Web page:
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Beyond the Bale : March 2016
ON FARM 35 “At the end of autumn we thought we had it beat – we hadn’t found any new cases, but we still had a small ‘active’ mob, which had been the treated animals we now considered clean.” Shelley’s cautionary approach paid off as the ‘active’ mob broke down in late November 2013. In January 2014 all sheep in the other mobs were inspected and found to be clean. “After that point we didn’t foot bath the clean ones again – we thought they were clean and if we were wrong we wanted the footrot to express itself.” Shelley treated the dirty mob again, but eased back on the foot bathing to allow any footrot to express itself. “We culled the few with lesion score of 4 or more and treated the remaining with score 1 and 2,” Shelley explained. “We have been clean and free of footrot since March 2014.” KEYS TO SUCCESS According to Shelley, footrot is the most challenging animal health issue she and Chris have had to manage to date. “It is so disheartening to see it breakout in what was thought to be clean mobs,” Shelley said. “Eradication takes time, cost and dedication to detail. “It is important to identify the disease and respond quickly. You need to know what you are looking for and ensure you keep clean sheep separate.” Whether you embark on eradication or a control program depends on the time of year and your own enterprise goals, according to Shelley. “Control is worthwhile, although treating is difficult,” she said. “When we had the outbreak the second year we kept a dirty mob and colour coded affected sheep. Anything that had been treated in the dirty mob was raddled so we could identify any escapees. Anything that didn’t respond to treatment was culled.” Despite the expense and effort Shelley would take the same approach again. “We would do the same thing because of the small flock size and focus of our enterprise – our genetic gains have been so great and we have so few animals out there for our niche market and to our mind they were worth the work and expense.” Shelley admits that setting themselves up so they could carry out their own inspections was critical. ONGOING VIGILANCE Although they have seen no sign of footrot since early 2014, Shelley remains vigilant about monitoring their boundary fences and as soon as she finds neighbouring strays they are caught and inspected for any signs of disease (including footrot, lice and ill thrift). “Fortunately stock straying onto our property since the outbreak has been during summer when it is dry. We always check any stray animals and sheep limping in the flock,” Shelley said. “We also try to avoid dams and have established troughs as watering points in as many paddocks as possible to avoid muddy conditions, which can harbour footrot bacteria.” According to Shelley the other useful tool was to have a pictorial guide to footrot scores: “sometimes early stage footrot is difficult to identify and to have a pictorial reference is really useful.” MORE INFORMATION A range of 11 factsheets on footrot – which outline the disease’s cause, symptoms, treatment, management and eradication options – has been developed by Sheep Connect Tasmania as part of a collaborative project with DPIPWE, funded by AWI. The full range of factsheets is also available as a handy ute guide, featuring stories from two Tasmanian producers who have overcome the challenges of footrot using slightly different approaches. Visit www.sheepconnecttas.com.au to download the resources. FOOTROT: KEY POINTS • Virulent footrot can cause significant production loss in affected flocks. • Foot paring and/or footbathing or antibiotic treatment can reduce the prevalence, and, if followed by repeated foot inspections and culling of high risk sheep during a non-transmission period, are the keys to get eradication. • Careful eradication inspections are absolutely critical to the success of any footrot eradication program. • A thorough inspection technique is essential to ensure every last foot is inspected, all sheep infected with virulent footrot are identified and appropriate measures are taken in a timely manner. • Sheep handling equipment will reduce operator fatigue and increase handling efficiencies. • Ongoing flock monitoring and on-farm biosecurity are critical to keeping footrot at bay post eradication. 1 Sheep Connect Tasmania Connecting people in the sheep business Overview Key messages ● Footrot is a serious and highly-contagious disease of sheep and goats spread by the Dichelobacter nodosus bacterium. ● Under suitable environmental conditions (moist and warm) virulent strains of the D. nodosus bacteria can penetrate and infect the skin between the toes leading to severe pain and lameness. ● Discharge from the feet of infected animals spreads to the feet of previously unaffected animals via moist, infected pasture, muddy yards and laneways. ● Footrot has significant impacts on enterprise productivity and profitability, as well as animal and human welfare. ● The key to management is early detection and treatment. overview Sheep Connect Tasmania Footrot A guide to identification and control in the field www.sheepconnecttas.com.au The ute guide to support tactical footrot management is available from AWI’s Sheep Connect Tasmania network. Well-designed sheep handling equipment can ease the load of eradication inspections, reducing operator fatigue and increasing handling efficiencies. PHOTO: James Tyson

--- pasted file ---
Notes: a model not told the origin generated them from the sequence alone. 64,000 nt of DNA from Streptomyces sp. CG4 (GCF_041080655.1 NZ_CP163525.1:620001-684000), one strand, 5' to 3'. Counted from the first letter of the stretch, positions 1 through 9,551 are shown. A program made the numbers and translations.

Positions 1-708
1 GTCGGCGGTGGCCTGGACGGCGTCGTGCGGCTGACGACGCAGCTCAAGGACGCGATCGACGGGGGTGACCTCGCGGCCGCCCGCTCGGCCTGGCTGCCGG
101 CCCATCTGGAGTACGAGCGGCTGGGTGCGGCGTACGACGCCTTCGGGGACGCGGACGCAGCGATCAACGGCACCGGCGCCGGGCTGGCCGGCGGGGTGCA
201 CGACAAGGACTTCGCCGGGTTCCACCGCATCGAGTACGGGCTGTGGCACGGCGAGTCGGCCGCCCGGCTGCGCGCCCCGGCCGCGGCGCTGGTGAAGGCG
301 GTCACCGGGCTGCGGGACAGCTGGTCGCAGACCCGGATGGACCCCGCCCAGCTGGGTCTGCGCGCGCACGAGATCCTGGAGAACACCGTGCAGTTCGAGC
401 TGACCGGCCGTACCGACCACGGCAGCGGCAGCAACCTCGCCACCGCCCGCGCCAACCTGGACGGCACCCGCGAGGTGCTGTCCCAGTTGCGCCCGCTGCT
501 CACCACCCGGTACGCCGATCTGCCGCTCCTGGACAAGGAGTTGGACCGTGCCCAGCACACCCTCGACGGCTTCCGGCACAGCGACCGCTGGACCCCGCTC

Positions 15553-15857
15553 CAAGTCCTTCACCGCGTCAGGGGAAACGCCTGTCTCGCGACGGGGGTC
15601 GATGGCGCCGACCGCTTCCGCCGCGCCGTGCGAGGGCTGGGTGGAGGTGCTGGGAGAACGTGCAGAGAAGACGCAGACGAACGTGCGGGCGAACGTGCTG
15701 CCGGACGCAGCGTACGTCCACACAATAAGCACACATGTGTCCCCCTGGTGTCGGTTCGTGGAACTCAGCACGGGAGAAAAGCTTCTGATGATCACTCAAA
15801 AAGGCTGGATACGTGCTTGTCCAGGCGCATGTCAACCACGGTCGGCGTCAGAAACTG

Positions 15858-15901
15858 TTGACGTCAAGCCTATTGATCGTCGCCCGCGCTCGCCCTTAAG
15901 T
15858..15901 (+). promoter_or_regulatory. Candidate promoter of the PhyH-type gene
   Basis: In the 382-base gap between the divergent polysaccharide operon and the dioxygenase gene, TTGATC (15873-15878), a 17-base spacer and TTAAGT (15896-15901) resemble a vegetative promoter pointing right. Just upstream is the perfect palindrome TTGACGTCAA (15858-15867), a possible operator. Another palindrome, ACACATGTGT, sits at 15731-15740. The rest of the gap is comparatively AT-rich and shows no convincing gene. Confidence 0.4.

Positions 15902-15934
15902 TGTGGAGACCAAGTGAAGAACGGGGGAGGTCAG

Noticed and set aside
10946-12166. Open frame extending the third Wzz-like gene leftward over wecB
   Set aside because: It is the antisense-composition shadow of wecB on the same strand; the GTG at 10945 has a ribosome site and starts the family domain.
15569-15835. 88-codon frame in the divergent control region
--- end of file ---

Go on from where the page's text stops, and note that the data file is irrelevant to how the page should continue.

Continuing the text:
In the Shops - March 2016